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Topic: state change detection in the 21st century (Read 1 time) previous topic - next topic

groundFungus

Nov 01, 2020, 06:47 pm Last Edit: Nov 03, 2020, 07:44 pm by groundFungus
I often point new users to the State Change Detection example.  That example is great for teaching about edge detection but uses a momentary switch with an external pull-down resistor.  Using the same switch, but with the internal pullup enabled and wired to ground is better practice (in most cases).  Enable the internal pullup with pinMode:
Code: [Select]
pinMode(pin, INPUT_PULLUP);

The switch is wired as shown.  The resistor is not required if the internal pullup is used, but may be necessary if the switch is at the end of long wires. Stronger pullup with lower resistor values (min. 1K).  The cap is optional, but will provide some hardware debounce and if the switch is at the end of long wires can filter noise that can cause false indications.  Also shown is the safe way to wire the ever popular 6mm tactile switches.


Here is the code from the example modified to use the internal pullup and ground for an active LOW switch.  Active LOW means that the switch is LOW when closed (pressed) and HIGH when open (not pressed).
Code: [Select]

/*
The circuit:
   - pushbutton attached to pin 2 from ground
   - the internal pullup on pin 2 is enabled
   - LED attached from pin 13 to ground (or use the built-in LED on most
    Arduino boards)
*/

// this constant won't change:
const byte  buttonPin = 2;    // the pin that the pushbutton is attached to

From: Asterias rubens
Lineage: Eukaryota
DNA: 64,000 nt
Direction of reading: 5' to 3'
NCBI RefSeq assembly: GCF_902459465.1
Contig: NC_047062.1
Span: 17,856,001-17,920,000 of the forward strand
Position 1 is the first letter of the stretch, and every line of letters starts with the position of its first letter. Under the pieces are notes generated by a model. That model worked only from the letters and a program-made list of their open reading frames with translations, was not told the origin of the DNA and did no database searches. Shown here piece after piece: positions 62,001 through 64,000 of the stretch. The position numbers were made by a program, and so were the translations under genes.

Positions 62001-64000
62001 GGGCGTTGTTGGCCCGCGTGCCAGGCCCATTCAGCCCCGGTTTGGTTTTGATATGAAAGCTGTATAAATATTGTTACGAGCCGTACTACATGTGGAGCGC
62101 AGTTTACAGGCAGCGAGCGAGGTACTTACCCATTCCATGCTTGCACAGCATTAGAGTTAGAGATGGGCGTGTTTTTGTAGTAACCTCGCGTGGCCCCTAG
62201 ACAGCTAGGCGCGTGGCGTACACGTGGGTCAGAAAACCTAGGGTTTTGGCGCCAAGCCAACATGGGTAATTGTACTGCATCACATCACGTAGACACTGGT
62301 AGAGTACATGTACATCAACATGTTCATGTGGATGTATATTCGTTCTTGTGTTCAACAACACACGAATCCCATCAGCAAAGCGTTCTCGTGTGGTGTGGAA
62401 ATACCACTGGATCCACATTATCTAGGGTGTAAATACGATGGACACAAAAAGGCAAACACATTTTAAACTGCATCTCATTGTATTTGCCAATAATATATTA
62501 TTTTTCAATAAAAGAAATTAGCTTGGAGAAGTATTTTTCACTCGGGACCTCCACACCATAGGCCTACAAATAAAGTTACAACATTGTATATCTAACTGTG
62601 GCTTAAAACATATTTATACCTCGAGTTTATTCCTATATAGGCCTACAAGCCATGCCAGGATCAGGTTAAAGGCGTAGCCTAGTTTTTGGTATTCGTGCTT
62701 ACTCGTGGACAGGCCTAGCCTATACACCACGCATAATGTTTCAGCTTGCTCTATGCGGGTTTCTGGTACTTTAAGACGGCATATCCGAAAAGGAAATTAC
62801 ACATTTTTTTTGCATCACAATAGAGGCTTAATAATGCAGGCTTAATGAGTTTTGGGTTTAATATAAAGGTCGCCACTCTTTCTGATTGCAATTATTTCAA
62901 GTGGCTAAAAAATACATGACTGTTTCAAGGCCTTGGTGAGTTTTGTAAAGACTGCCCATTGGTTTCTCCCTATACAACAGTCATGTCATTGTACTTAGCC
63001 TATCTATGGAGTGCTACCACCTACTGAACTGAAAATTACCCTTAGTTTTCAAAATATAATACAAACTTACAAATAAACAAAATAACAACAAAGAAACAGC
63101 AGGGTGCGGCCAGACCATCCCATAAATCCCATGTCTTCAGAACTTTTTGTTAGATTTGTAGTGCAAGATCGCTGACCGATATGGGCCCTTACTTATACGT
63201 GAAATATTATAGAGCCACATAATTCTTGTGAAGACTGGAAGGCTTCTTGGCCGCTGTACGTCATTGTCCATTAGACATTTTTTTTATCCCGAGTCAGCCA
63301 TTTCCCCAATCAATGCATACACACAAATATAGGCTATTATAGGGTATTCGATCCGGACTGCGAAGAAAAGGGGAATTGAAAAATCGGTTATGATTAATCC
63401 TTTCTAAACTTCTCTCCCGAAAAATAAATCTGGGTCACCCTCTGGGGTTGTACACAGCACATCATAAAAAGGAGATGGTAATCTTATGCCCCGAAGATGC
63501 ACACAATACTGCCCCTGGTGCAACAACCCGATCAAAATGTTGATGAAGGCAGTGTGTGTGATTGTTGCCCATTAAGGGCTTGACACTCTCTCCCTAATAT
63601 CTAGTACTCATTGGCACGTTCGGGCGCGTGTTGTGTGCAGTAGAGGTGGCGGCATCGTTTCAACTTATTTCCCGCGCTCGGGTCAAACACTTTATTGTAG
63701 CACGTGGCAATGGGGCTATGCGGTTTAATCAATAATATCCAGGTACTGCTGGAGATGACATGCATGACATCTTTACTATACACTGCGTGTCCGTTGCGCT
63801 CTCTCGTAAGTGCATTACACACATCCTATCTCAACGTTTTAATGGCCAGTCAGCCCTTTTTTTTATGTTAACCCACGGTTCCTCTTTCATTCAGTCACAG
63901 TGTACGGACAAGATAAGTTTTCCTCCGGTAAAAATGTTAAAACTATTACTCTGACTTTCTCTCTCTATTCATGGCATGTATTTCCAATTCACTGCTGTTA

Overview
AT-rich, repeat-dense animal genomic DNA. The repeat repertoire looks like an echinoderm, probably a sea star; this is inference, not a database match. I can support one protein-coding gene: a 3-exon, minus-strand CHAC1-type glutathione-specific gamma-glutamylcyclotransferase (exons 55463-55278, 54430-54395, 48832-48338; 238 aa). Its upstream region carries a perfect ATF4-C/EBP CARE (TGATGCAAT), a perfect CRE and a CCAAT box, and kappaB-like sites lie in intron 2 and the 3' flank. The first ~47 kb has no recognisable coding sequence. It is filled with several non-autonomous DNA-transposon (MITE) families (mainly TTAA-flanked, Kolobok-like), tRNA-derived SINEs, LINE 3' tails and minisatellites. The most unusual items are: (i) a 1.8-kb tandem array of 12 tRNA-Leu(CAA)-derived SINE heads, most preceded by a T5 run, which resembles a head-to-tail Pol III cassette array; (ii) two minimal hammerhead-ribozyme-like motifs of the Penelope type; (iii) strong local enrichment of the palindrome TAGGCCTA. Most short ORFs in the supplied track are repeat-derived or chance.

const byte ledPin = 13;       // the pin that the LED is attached to

// Variables will change:
int buttonPushCounter = 0;   // counter for the number of button presses
boolean buttonState = 0;         // current state of the button
boolean lastButtonState = 0;     // previous state of the button

void setup()
{
   // initialize the button pin as a input:
   pinMode(buttonPin, INPUT_PULLUP);
   // initialize the LED as an output:
   pinMode(ledPin, OUTPUT);
   // initialize serial communication:
   Serial.begin(9600);
}


void loop()
{

   static unsigned long timer = 0;
   unsigned long interval = 20;
   if (millis() - timer >= interval)
   {
      timer = millis();
     
      // read the pushbutton input pin:
      buttonState = digitalRead(buttonPin);

      // compare the buttonState to its previous state
      if (buttonState != lastButtonState)
      {
         // if the state has changed, increment the counter
         if (buttonState == LOW)
         {
            // if the current state is LOW then the button went from off to on:
            buttonPushCounter++;
            Serial.println("on");
            Serial.print("number of button pushes: ");
            Serial.println(buttonPushCounter);
         }
         else
         {
            // if the current state is HIGH then the button went from on to off:
            Serial.println("off");
         }
          // save the current state as the last state, for next time through the loop
      lastButtonState = buttonState;
      }
      // save the current state as the last state, for next time through the loop
      lastButtonState = buttonState;
   }

   // turns on the LED every four button pushes by checking the modulo of the
   // button push counter. the modulo function gives you the remainder of the
   // division of two numbers:
   if (buttonPushCounter % 4 == 0)
   {
      digitalWrite(ledPin, HIGH);
   }
   else
   {
      digitalWrite(ledPin, LOW);
   }

}


Please see here for further information on hardware and software debounce.

TheMemberFormerlyKnownAsAWOL

Code: [Select]
buttonState = digitalRead(buttonPin); In the 21st century, "buttonState" doesn't have global scope (it wouldn't be a Boolean either)